THE BLOG
07/08/2018 09:58 BST | Updated 07/08/2018 09:58 BST

Communication Technology In The NHS

Certain aspects of NHS communication have been slow to change

Science Photo Library via Getty Images

Innovation drives healthcare systems around the world: the NHS is no exception. Commonly one thinks of advancements that appear to directly alter medical treatment, such as the use of the Da Vinci robot for minimally invasive surgery or new drug treatments. However, the impact of advancements that affect human factors in medicine are neglected at our peril.

Ken Catchpole, of the Nuffield Department of Surgical Sciences at the University of Oxford, defined human factors as the process of “Enhancing clinical performance through an understanding of the effects of teamwork, tasks, equipment, workspace, culture and organisation on human behaviour and abilities and application of that knowledge in clinical settings”.

A key part of this is good communication.

On the 5th July 2018 we celebrated the 70th Anniversary of the NHS. It was a celebration of not only the institution itself, but also the extensive progress that has been made. However, certain aspects of NHS communication have been slow to change. The bleep is still widely used throughout the NHS to contact clinicians. It is estimated that 10% of the world’s pagers are being used in the UK health service. Without doubt, it is tried and tested but it is, in truth, a blunt instrument in a modern world: more of an abacus than a calculator.

In recent years WhatsApp has been increasingly used in the medical setting. A 2015 publication in BMJ Innovations by Mobasheri et al found that 98.9% of hospital clinicians have a smartphone, with around one in three using WhatsApp or comparable technology for communication. The use of such technology is being increasingly used in General Practice too. With patient care becoming progressively more multi-disciplinary and with shift patterns potentially affecting continuity in care, it provides an effective tool to communicate with the whole clinical team.

There is, however, a problem. WhatsApp is owned by Facebook and although the messages are encrypted when sent, they are not private. Furthermore, unless manually overridden, any clinical images sent through the system are automatically downloaded to the photo library on the device. The effect of this is that the images are stored on a server in the United States, and are thus not compliant with GDPR. NHS Digital has provided guidance aimed at avoiding patient identification when using WhatsApp but this itself has inherent difficulties. Overtly ambiguous or vague statements increase the risk to patient safety.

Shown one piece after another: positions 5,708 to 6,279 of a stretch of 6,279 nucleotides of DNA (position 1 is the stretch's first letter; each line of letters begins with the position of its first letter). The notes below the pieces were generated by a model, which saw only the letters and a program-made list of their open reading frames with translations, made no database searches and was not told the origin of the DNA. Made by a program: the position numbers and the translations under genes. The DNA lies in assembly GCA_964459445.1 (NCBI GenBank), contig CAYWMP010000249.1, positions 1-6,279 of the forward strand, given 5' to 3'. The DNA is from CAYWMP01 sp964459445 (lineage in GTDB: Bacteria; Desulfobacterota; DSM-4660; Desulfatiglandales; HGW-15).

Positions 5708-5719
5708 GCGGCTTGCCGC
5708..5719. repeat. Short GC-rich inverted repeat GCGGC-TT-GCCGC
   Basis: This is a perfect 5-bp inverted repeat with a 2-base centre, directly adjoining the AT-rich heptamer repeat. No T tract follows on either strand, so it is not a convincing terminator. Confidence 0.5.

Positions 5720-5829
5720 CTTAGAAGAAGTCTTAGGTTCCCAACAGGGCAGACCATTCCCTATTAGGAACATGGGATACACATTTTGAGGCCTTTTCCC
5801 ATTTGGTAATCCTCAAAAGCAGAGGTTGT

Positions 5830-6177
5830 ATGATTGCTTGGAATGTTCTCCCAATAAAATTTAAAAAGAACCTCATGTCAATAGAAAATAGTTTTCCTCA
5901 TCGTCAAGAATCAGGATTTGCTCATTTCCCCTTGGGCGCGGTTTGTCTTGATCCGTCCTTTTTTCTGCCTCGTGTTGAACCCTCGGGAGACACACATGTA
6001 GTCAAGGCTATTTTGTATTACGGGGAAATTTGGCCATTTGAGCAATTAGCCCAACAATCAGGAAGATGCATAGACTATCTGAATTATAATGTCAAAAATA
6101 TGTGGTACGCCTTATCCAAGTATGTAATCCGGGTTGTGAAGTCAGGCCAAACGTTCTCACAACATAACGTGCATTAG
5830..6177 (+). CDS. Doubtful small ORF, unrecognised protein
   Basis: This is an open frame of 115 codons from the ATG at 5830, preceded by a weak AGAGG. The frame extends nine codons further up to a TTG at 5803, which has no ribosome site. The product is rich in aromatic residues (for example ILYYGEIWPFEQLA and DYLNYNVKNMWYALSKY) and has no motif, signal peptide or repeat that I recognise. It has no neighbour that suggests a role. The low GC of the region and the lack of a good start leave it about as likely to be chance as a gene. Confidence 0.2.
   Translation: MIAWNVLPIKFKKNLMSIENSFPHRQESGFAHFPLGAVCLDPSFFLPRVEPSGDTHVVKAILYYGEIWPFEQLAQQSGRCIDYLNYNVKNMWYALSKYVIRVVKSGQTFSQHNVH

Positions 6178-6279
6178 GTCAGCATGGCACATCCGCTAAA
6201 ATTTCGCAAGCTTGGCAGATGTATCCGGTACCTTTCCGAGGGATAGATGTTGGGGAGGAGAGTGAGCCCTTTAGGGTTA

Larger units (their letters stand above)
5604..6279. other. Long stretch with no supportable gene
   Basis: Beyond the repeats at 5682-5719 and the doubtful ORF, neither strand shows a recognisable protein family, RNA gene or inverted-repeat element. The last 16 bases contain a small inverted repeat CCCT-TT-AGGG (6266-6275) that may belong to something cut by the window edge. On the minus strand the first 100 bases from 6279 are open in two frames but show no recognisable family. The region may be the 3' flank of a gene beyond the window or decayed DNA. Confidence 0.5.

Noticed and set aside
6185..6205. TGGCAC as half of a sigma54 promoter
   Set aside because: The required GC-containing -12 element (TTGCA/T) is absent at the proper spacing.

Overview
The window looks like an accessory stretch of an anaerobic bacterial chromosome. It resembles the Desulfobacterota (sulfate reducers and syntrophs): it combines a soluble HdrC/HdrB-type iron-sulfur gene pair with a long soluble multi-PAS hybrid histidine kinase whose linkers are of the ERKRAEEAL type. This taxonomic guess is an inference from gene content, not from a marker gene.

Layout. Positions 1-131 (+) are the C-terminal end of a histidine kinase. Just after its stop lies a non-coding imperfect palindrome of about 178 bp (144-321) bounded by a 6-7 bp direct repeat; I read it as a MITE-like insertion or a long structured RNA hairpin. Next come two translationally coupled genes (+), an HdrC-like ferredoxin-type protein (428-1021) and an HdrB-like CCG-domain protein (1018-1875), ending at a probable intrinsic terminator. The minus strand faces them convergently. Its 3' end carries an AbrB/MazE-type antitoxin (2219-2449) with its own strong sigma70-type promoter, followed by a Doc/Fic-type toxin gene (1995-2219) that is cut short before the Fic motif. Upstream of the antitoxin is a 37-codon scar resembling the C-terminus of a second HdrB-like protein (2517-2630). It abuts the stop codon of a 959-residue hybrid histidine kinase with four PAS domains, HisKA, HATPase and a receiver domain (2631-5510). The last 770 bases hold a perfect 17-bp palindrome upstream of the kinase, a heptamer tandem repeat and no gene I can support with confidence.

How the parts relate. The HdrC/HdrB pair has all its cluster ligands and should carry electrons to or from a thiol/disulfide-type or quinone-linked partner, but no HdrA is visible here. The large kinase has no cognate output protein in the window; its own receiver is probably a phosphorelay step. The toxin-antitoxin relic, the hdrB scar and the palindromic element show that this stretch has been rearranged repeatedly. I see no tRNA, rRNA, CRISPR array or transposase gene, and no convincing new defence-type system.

To combat the issues identified a number of other providers have sought to find bespoke systems aimed at communication within the healthcare sector, including Siilo, Hospify, Forward, and MedicBleep. These have taken into account the concerns involving GDPR and have increased security settings. There are, of course, variances such as whether messages are wiped after 30 days or remain on the system long term. Advanced features allow prioritisation of workload and allocation of tasks to specific team members on some systems whereas others simply provide a portal for sending messages. There is good anecdotal evidence that these systems are improving efficiency within the clinical environment, thereby increasing the time that can be spent on patient care.

A small number of NHS Trusts are piloting systems but there has been no uniform take up. In the long run it would make far more sense for the same system to be used across the health service. Not only would this enable it to be shaped to better address the needs of the NHS, it would also ensure that clinicians are not having to relearn the intricacies of a new app every time they move hospital or General Practice. Looking ahead, there may even be a place for directly accessing patient records through an NHS specific app, ensuring contemporaneous documentation.

The technological concept alone is not enough. In order to safeguard success, engaged leadership is required. In the new Secretary of State for Health and Social Care, such leadership exists. Matt Hancock described himself as “the greatest enthusiast of technology on the planet”. He has made clear his desire to increase the use of innovative technology in the National Health Service. In his first major speech as Secretary of State he said: “From today, let this be clear: tech transformation is coming. The opportunities of new technology, done right across the whole of health and social care, are vast. Let’s work together to seize them.”

He understands the challenges this involves but is also keen to look for workable solutions. This is an opportunity that must be taken. It will take time to rigorously and robustly test any new system but the benefits are becoming increasingly clear. Imagine leaving behind a legacy of a joined up, NHS wide communications system that utilises innovative technology to improve patient care: surely the Secretary of State will not miss out on such an opportunity?